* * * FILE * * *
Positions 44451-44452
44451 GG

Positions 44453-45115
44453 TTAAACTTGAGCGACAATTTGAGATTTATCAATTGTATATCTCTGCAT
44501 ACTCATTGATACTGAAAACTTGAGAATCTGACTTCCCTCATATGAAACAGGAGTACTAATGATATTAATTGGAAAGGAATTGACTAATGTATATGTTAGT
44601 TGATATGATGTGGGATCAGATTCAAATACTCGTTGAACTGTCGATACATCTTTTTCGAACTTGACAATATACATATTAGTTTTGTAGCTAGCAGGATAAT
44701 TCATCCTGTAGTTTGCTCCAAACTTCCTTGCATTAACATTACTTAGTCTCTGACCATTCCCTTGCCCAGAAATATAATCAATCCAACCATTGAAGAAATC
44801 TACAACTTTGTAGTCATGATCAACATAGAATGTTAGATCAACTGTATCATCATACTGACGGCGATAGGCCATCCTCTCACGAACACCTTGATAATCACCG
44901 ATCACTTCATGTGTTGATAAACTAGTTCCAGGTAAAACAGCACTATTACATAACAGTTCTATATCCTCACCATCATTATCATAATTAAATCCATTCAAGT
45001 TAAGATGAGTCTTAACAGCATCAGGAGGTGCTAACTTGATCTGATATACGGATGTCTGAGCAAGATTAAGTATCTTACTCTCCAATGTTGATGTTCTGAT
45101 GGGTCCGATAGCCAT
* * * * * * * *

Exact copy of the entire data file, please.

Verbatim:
Positions 44451-44452
44451 GG

Positions 44453-45115
44453 TTAAACTTGAGCGACAATTTGAGATTTATCAATTGTATATCTCTGCAT
44501 ACTCATTGATACTGAAAACTTGAGAATCTGACTTCCCTCATATGAAACAGGAGTACTAATGATATTAATTGGAAAGGAATTGACTAATGTATATGTTAGT
44601 TGATATGATGTGGGATCAGATTCAAATACTCGTTGAACTGTCGATACATCTTTTTCGAACTTGACAATATACATATTAGTTTTGTAGCTAGCAGGATAAT
44701 TCATCCTGTAGTTTGCTCCAAACTTCCTTGCATTAACATTACTTAGTCTCTGACCATTCCCTTGCCCAGAAATATAATCAATCCAACCATTGAAGAAATC
44801 TACAACTTTGTAGTCATGATCAACATAGAATGTTAGATCAACTGTATCATCATACTGACGGCGATAGGCCATCCTCTCACGAACACCTTGATAATCACCG
44901 ATCACTTCATGTGTTGATAAACTAGTTCCAGGTAAAACAGCACTATTACATAACAGTTCTATATCCTCACCATCATTATCATAATTAAATCCATTCAAGT
45001 TAAGATGAGTCTTAACAGCATCAGGAGGTGCTAACTTGATCTGATATACGGATGTCTGAGCAAGATTAAGTATCTTACTCTCCAATGTTGATGTTCTGAT
45101 GGGTCCGATAGCCAT